” Technological progress is like an axe in the hands of a pathological criminal.”
~ Albert Einstein
Whereas the quote above could easily be dismissed as the ‘progress-denying’ sentiment of a disgruntled anti-GMO activist, the fact is that it came from a scientist representing the very epitome of Western rationality and accomplishment.
Perhaps Einstein was reflecting on the inevitable existential consequences of the so-called
“technological imperative”–whatever can be done, will be done. Fundamentally amoral and irrational economic and political forces drive technology’s feverish pace, infusing a certain arbitrary cruelty and disequilibrium into everything it touches.
In our continual drive to ‘improve upon Nature’ in the name of much-hyped, ‘life-saving’ biotechnological innovations, the line between humane and inhumane eventually is crossed, and there seems no going back. Biopollution from defective or dangerous GMO genes, for example, is virtually impossible to undo once unreleased into the biosphere; you can’t “recall” a defective gene like you can an automobile. Nor can we remove from our bodies the surreptitious viruses (e.g. simian virus #40 (SV40)) that contaminated millions of first-generation polio vaccines. In many ways our moral fiber suffers from the same susceptibilities. Once we have crossed a certain line – be it theft, lying, or worse, etc., – it is difficult, if not impossible to ‘go back’ and regain our innocence. Such is the human condition. And this is why we must carefully consider the medico-ethical implications of new technologies, whose developments we must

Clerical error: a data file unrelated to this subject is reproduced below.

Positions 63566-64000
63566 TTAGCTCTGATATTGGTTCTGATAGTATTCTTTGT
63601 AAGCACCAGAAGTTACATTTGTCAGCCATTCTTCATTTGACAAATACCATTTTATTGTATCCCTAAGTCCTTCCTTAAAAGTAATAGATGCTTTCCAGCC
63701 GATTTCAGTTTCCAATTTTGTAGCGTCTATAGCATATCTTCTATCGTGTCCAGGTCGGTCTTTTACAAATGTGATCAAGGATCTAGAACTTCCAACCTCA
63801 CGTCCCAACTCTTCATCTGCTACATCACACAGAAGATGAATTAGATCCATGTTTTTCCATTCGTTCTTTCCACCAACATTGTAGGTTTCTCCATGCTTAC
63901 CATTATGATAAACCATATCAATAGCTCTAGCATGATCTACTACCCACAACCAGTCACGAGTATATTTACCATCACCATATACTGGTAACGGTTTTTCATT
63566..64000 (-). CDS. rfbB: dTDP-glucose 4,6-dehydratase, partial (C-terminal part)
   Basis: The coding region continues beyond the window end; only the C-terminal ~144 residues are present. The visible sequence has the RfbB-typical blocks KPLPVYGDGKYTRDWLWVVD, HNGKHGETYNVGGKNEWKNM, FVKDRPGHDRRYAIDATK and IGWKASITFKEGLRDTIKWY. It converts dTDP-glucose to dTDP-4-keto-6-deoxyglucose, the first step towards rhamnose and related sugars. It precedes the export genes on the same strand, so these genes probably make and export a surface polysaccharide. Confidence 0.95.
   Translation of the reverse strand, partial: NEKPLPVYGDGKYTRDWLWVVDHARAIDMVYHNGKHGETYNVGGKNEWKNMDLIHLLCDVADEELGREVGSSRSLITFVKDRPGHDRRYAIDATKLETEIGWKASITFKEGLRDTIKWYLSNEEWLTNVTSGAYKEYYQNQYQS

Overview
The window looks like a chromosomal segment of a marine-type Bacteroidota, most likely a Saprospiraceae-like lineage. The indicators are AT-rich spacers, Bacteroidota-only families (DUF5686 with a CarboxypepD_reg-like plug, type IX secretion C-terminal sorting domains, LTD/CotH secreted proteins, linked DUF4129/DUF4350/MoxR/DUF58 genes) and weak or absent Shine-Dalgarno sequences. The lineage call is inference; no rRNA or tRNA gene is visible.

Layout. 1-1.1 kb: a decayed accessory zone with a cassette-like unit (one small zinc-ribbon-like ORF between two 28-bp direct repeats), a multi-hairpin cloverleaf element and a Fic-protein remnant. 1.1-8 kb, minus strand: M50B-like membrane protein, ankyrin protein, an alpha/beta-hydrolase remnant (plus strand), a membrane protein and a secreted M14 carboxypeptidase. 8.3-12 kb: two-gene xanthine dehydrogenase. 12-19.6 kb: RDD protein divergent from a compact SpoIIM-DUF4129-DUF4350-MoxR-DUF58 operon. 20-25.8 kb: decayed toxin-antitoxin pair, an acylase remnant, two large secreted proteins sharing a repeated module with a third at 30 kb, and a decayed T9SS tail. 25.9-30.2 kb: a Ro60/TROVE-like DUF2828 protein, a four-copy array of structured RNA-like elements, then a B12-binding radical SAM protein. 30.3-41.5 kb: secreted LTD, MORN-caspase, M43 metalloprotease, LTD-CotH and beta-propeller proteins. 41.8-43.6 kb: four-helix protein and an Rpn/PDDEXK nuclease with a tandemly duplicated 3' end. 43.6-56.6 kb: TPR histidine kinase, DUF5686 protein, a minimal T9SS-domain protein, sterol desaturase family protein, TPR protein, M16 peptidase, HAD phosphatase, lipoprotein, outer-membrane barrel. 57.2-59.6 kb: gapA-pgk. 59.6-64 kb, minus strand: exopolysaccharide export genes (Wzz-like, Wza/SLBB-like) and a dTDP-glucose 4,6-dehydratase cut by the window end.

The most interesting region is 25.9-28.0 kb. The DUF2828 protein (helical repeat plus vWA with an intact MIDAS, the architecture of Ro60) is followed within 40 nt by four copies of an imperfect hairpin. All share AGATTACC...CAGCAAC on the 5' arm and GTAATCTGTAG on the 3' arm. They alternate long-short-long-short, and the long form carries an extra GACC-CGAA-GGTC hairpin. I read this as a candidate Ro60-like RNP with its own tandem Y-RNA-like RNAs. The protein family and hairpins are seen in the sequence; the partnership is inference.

first be aware of in order to guide, regulate and sometimes terminate.